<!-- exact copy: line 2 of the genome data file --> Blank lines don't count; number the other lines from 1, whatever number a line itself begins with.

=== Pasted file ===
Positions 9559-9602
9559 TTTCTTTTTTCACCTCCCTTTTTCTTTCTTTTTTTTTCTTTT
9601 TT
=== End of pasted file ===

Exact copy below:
9559 TTTCTTTTTTCACCTCCCTTTTTCTTTCTTTTTTTTTCTTTT